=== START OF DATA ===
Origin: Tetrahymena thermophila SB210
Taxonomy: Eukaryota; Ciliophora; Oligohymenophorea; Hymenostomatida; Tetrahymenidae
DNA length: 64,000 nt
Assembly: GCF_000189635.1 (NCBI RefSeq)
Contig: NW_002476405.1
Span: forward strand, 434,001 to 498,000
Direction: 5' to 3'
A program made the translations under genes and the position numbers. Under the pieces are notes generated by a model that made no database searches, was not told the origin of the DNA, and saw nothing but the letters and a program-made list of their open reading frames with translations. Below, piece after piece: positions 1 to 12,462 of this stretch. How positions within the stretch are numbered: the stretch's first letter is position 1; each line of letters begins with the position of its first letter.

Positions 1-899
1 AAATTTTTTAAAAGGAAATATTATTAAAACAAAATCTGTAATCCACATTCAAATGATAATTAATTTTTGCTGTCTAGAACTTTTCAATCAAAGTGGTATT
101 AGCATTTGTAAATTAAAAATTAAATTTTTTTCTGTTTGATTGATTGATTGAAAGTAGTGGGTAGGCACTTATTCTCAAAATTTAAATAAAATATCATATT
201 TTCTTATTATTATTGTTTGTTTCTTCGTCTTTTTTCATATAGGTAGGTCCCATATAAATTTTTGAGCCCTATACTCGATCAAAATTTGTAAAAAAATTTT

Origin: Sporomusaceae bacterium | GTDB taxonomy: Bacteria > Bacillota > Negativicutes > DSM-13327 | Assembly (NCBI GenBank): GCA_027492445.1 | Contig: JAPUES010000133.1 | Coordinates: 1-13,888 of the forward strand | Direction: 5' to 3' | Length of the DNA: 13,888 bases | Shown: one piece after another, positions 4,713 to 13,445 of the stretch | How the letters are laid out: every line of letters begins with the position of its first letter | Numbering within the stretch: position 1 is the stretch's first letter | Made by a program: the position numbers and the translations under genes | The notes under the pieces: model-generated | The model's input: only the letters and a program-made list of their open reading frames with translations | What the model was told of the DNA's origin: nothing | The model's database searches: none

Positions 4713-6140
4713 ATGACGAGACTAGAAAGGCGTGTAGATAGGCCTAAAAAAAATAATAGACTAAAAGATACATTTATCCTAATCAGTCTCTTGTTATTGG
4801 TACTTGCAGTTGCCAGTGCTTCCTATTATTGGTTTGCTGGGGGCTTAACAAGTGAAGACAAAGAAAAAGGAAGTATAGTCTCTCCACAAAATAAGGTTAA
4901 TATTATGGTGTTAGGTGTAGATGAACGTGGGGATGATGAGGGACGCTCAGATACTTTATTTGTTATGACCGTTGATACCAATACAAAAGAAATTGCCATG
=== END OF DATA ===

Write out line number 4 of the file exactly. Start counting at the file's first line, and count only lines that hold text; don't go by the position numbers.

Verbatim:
Assembly: GCF_000189635.1 (NCBI RefSeq)